24 October 2017Trademarks

O2 case crumbles as General Court rules on 3D biscuit marks

The EU General Court has sided with Spanish biscuit company Galletas Gullón in a dispute with the European Union Intellectual Property Office (EUIPO) and telecoms company O2 over 3D trademarks.

Yesterday, October 23, the General Court handed down two rulings, annulling decisions by an EUIPO appeals board which found that two contested 3D marks, owned by Galletas Gullón, had not been put to genuine use.

The marks, registered in 2004 and 2009, cover bags for biscuits and the packaging includes the term ‘mini O2’.

In 2014, O2 filed tried to revoke the marks, claiming they had not been put to genuine use for a continuous period of five years, between June 2009 and June 2014.

The EUIPO’s Cancellation Division rejected the attempts at revocation in June 2015, and O2 subsequently appealed.

In May 2016, the Fourth Board of Appeal upheld the appeal, annulling the previous decisions and revoking Galletas Gullón’s rights in the contested marks as of July 2014.

According to the General Court, the board had found that in both cases, the “mark as used altered the distinctive character of the mark as registered”, and that the changes concerned dominant elements of the contested mark (including colours of the packaging and the graphic representation of the house mark).

The board had also found that that the criterion relating to the extent of use had not been satisfied in the present case, as the marks didn’t appear on the invoices submitted and couldn’t be linked to the goods mentioned on the invoices.

“Secondly, it found that, having regard to the nature of the goods in question, the sales were not significant, with respect to both the number of units and the turnover. Thirdly, it found that the applicant had not been able to prove constant use with regard to the relevant period,” said the General Court.

The board had also found that Galletas Gullón had not established that there had been genuine use aimed at end consumers.

Galletas Gullón appealed, arguing that the board wrongly concluded that the documents the biscuit maker had submitted didn’t prove genuine use, and that the differences between the marks used and the marks registered didn’t alter the distinctive character of each mark.

“It is apparent that the only elements which differentiate the registered mark from the mark used are, first, the white colour in the upper part of the packaging and, secondly, the stylisation of the element ‘gullón’ and of the letter ‘O’ and the number ‘2’ in the element ‘mini O2’,” said the court in a statement about one of the marks.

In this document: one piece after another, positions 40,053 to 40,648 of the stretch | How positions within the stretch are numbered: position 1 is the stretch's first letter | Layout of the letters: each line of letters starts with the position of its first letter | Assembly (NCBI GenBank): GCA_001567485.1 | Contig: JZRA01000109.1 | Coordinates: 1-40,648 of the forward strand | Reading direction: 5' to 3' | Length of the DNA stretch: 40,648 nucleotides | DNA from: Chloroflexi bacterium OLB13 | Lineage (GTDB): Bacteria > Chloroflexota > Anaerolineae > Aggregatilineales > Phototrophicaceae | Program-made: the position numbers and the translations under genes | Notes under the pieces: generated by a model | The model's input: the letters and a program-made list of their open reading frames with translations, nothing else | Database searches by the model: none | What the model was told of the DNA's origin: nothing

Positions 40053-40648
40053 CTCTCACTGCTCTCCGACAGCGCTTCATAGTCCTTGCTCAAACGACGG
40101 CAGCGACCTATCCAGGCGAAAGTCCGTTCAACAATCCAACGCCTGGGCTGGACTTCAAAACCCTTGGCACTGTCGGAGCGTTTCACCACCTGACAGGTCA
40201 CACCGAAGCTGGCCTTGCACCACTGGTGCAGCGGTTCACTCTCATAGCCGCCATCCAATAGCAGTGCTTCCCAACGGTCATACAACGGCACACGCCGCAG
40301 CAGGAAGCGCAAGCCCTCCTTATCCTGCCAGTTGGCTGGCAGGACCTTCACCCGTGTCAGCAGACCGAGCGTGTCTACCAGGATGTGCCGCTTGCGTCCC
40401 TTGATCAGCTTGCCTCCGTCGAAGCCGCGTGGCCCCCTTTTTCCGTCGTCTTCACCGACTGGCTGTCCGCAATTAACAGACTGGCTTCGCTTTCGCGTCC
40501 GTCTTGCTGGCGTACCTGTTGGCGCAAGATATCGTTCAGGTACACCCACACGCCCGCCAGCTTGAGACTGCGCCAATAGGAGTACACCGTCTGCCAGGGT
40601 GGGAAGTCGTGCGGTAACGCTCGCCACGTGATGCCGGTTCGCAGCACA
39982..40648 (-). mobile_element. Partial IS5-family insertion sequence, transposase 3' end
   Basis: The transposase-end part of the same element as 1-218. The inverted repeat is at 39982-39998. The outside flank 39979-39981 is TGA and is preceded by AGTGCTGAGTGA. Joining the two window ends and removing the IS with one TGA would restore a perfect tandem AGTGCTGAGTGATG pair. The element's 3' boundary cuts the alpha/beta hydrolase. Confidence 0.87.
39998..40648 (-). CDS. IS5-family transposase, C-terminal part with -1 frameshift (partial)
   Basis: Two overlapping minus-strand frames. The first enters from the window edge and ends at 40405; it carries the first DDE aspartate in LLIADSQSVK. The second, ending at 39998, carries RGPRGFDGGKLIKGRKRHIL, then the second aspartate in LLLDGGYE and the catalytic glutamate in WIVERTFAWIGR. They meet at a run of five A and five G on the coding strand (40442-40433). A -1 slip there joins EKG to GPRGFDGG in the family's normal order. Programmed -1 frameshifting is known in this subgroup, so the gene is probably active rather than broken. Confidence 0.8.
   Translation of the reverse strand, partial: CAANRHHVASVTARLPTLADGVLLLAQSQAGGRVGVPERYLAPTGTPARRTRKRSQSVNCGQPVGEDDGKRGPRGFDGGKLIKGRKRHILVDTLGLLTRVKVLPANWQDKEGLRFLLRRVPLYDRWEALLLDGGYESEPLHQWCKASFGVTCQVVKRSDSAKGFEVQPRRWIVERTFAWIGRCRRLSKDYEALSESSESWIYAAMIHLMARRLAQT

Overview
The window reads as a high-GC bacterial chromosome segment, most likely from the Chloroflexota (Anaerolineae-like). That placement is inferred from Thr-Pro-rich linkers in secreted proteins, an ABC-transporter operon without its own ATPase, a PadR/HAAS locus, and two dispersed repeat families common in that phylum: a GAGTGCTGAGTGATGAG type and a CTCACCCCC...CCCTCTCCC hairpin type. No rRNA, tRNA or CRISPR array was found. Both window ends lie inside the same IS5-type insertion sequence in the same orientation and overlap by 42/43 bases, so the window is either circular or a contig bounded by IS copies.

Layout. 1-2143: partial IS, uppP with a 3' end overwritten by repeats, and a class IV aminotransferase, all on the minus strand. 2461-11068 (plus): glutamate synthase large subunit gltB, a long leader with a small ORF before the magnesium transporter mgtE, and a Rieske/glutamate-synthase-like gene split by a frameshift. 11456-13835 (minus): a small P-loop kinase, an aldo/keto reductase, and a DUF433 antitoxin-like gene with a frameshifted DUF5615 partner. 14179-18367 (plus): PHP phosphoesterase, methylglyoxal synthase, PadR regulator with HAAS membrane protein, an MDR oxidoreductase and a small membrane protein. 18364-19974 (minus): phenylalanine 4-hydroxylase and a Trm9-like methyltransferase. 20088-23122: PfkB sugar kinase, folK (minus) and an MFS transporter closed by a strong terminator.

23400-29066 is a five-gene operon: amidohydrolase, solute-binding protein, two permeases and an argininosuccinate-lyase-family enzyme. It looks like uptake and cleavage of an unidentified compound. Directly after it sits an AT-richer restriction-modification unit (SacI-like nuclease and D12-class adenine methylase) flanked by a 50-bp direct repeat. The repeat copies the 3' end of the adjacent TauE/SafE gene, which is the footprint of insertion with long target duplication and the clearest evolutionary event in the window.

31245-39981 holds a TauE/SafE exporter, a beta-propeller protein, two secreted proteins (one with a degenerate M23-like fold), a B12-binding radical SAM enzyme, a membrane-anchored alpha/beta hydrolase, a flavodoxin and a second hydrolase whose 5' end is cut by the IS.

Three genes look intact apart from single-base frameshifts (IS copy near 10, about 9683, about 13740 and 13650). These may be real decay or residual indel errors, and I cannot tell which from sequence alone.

The General Court added that these changes were not capable of altering the distinctive character of the registered mark.

On genuine use, the court said that “although the commercial volume of the use of the contested mark is limited, the invoices submitted nevertheless make it possible to conclude, in view of the fact that they were issued very regularly, that the goods at issue were, in the course of the relevant period, marketed for a sufficient length of time to establish that that use was genuine”.

The EUIPO’s decision was annulled, and the General Court ordered the EUIPO and O2 to pay the costs of the case.

The rulings are available here and here.

Did you enjoy reading this story?  Sign up to our free daily newsletters and get stories like this sent straight to your inbox.

Today’s top stories:

Wolters Kluwer announces $140m sale of Corsearch

US judge orders new damages trial in Apple v Samsung

Baker Botts boosts IP litigation team in Washington, DC

General Court backs Commission over Rolex and Louis Vuitton investigation

Already registered?

Login to your account

To request a FREE 2-week trial subscription, please signup.
NOTE - this can take up to 48hrs to be approved.

Two Weeks Free Trial

For multi-user price options, or to check if your company has an existing subscription that we can add you to for FREE, please email Adrian Tapping at

More on this story

26 October 2017   The General Court has backed the European Union Intellectual Property Office in rejecting a trademark because it merely described alcoholic goods produced in a monastery.
28 January 2019   UK telecoms provider O2 has been unsuccessful in its attempt to block the registration of a trademark which it claimed would cause confusion with its O2 Guru brand.